foreach my $i (0 .. $#lines-1)
         my ($current, $next) = @lines[$i, $i+1];

         # Skip removing newline if surrounded by tokens:
         next  if     $current =~ m/$tokenRegExp$/
                  and $next =~ m/^$tokenRegExp/;

         # This is a linebreak we want to remove:

      join '', @lines  # "returns" the lines into $text

   It's not quite as elegant or simple as your solution, but it did
appear to work well.

Charles DeRykus replied:
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   Oh, wow!  I never knew about the /p switch!  (That's especially odd
since I look up "perldoc perlre" fairly frequently.)  Thanks for
telling me about it.  Since the script I'm working on must run on
machines that aren't guaranteed to have Perl 5.10, I won't use it
right now, but I'll keep it in mind for scripts of my own use.

   Since $input is being modified inside its own while($input =~ m//g)
loop, I might suggest considering saving off pos($input) before the
substr() and then restoring it right after.  Otherwise, the while-
match will start back at the beginning of $input.

   (That might not be a problem in this case, but saving and restoring
the pos() at least ensures that the while-match loop won't revisit
parts of $input that have already been processed.)

   Anyway, thanks for your help and "$input", Ben and Charles.  I
appreciate it!

   -- Jean-Luc

Re: How to do variable-width look-behind?

On Tue, 9 Feb 2010 15:23:34 -0800 (PST), ""

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If this is the case, that you have '\n' within arbitrary locations within
an otherwise valid token, then you have much bigger problems than worrying
about look behind.

So, I'm not sure what you mean by 'arbitrary locations'. I would have to
asume it could be anywhere.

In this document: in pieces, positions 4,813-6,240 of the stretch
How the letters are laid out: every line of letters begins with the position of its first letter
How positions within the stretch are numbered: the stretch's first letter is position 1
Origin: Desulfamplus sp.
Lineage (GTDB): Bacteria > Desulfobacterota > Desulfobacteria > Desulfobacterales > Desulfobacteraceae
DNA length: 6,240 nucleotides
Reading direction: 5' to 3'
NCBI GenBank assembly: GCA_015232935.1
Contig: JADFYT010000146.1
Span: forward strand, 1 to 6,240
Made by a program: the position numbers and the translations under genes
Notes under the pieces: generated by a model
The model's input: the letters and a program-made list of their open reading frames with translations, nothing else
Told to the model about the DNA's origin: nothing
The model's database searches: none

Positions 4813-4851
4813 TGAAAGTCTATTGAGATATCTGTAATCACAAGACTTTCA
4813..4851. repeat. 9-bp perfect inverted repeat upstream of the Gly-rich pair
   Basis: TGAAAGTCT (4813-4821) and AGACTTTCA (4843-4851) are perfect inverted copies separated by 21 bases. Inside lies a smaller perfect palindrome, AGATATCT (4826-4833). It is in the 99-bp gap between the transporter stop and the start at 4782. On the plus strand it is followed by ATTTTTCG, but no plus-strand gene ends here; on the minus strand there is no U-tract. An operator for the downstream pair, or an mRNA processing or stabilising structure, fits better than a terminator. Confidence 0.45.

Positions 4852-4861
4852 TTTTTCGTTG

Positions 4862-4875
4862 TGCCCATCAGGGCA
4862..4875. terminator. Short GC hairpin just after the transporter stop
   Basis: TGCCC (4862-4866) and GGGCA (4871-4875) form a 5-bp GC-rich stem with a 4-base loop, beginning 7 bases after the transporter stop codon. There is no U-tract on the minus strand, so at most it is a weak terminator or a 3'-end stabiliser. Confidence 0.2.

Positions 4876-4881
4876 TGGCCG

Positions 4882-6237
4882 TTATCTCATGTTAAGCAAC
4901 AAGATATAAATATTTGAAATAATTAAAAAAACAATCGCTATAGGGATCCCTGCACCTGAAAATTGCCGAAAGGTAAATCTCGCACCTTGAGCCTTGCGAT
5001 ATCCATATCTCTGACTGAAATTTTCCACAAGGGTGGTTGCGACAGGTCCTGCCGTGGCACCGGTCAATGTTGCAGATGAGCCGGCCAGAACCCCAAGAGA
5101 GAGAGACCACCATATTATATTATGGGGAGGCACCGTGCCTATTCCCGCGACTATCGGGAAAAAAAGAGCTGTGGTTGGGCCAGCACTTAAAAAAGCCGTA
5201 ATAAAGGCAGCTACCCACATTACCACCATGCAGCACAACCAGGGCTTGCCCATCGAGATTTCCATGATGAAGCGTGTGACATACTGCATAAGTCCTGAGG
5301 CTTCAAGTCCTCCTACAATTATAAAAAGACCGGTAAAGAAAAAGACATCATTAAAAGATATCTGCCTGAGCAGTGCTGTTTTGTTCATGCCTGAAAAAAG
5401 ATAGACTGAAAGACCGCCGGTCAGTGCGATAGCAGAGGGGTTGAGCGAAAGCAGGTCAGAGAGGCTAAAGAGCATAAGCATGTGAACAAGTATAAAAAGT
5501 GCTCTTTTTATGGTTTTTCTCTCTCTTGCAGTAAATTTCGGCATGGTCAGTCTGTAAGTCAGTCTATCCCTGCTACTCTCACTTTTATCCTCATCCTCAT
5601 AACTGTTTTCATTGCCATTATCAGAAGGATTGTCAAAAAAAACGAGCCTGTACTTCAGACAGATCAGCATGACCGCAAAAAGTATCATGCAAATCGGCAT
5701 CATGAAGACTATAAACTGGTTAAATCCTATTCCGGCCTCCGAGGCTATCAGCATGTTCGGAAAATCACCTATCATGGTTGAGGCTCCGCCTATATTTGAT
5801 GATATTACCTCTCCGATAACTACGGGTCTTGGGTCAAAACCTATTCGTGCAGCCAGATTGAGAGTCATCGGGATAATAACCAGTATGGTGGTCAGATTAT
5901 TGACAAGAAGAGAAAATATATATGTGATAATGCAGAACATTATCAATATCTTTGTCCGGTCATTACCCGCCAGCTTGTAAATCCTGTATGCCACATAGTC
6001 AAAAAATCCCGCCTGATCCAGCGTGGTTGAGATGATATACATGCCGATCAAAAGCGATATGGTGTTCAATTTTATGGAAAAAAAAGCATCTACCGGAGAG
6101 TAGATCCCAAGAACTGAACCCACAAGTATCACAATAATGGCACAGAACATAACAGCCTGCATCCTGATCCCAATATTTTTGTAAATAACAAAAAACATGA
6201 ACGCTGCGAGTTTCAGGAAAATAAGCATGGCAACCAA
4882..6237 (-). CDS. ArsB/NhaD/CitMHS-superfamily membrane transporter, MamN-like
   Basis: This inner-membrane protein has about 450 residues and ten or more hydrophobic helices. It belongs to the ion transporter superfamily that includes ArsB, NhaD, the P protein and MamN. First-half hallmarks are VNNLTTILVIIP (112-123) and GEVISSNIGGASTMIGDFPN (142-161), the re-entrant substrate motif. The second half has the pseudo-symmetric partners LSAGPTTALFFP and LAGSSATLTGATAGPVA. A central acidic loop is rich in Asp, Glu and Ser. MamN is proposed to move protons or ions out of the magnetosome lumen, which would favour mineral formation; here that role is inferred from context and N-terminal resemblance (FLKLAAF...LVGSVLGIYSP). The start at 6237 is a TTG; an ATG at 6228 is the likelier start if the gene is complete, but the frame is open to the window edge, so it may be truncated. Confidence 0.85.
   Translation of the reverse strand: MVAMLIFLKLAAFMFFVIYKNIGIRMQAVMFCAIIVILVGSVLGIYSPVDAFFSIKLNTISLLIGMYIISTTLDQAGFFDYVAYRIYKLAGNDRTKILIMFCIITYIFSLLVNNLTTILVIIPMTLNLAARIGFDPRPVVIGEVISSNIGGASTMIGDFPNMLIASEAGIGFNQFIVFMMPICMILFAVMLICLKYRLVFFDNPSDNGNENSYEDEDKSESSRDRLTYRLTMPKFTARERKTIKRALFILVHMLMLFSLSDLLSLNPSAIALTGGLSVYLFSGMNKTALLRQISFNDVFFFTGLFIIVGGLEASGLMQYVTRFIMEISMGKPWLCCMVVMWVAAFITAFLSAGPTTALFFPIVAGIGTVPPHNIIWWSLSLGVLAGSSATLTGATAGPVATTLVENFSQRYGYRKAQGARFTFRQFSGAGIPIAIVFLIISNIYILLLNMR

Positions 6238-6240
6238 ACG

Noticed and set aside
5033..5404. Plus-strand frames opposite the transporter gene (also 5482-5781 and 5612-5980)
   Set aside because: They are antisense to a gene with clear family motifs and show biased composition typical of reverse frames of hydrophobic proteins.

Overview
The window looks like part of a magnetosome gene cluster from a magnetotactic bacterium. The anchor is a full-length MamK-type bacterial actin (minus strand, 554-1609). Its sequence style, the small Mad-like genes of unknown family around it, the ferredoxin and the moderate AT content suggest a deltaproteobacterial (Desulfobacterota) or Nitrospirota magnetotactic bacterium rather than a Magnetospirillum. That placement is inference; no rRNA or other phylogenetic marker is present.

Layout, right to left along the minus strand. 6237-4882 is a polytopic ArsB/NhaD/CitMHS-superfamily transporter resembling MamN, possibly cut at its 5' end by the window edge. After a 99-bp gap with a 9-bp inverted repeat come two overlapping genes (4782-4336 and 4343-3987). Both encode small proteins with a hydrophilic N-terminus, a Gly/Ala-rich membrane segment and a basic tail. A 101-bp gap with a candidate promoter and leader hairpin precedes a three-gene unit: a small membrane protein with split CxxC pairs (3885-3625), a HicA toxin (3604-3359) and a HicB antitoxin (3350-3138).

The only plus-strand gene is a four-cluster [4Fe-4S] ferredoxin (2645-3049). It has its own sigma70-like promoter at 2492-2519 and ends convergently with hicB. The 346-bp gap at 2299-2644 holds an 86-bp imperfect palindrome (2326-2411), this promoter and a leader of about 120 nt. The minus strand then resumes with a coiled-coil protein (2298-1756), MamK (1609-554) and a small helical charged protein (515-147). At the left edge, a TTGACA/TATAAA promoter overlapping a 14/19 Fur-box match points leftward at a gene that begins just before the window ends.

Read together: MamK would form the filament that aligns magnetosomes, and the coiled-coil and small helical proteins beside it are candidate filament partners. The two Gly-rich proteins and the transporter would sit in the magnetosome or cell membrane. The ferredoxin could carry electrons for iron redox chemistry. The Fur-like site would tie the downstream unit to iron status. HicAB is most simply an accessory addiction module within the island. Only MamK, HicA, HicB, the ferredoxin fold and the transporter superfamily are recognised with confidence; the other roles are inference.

So, your real problem is actually *framing* a valid token, not newlines.
Which is easier said than done. You would need some kind of analizer that
can distinguish a particular token pattern from other stream info, separate
them, clean them up, and put them back together.

Something like below might help. But, if your token stream is a little less
arbitrary, this could be reduced to something simpler.
I was just going to do/keep it for my own curiosity, but I thought I would post
here anyway.


# -sln, 2/10
use strict;
use warnings;

my $input = qq(

N53 E44
  this is some other token text

N 5 and 38N11E more stuff 28N 99   E
  N5000 E4000

56N 410   E
5000N4000 E

  my @tokens = ();
  my $new_input = '';
  my $digs = '\s*\d[\d\s]*';
  my $TOKenRegExp = qr/(?:\b(?:[NS]$digs[EW]$digs|$digs[NS]$digs[EW])\b)/;

  print "Input:\n",'-'x8,"\n";
  print $input,"\n";

  print "New Input:\n",'-'x8,"\n";

  while ($input =~ /( ($TOKenRegExp) | (?:(?!$TOKenRegExp)[^\n])+\n? )/xsg)
    my $tok = $1;
    my $istok = defined $2;
    $tok =~ s/^\s*|\s*$//g;
    next if !length( $tok );

    if ($istok) {
        $tok =~ s/\n//g;
        $tok =~ s/(?<=\d)\s+(?=\d)//;
        $tok =~ s/^[NS]\K\s+(?=\d)//;
        $tok =~ s/\d\K\s+(?=[EW]$)//;
        $tok =~ s/\s+/ /g;
        push @tokens, $tok;
        $tok .= "\n";
    } else {
        $tok .= ' ';
    $new_input .= $tok;
  print $new_input,"\n";

  print "Found Tokens:\n",'-'x8,"\n";
  for (@tokens) {
    print "'$_'\n";
  print '-'x8,"\n";




N53 E44
  this is some other token text

N 5 and 38N11E more stuff 28N 99   E
  N5000 E4000

56N 410   E
5000N4000 E

New Input:
55N 40E
N51 E42
N53 E44
this is some other token text N 5 and 38N11E
more stuff 28N 99E
N5000 E4000
59N 48E
56N 410E

Found Tokens:
'55N 40E'
'N51 E42'
'N53 E44'
'28N 99E'
'N5000 E4000'
'59N 48E'
'56N 410E'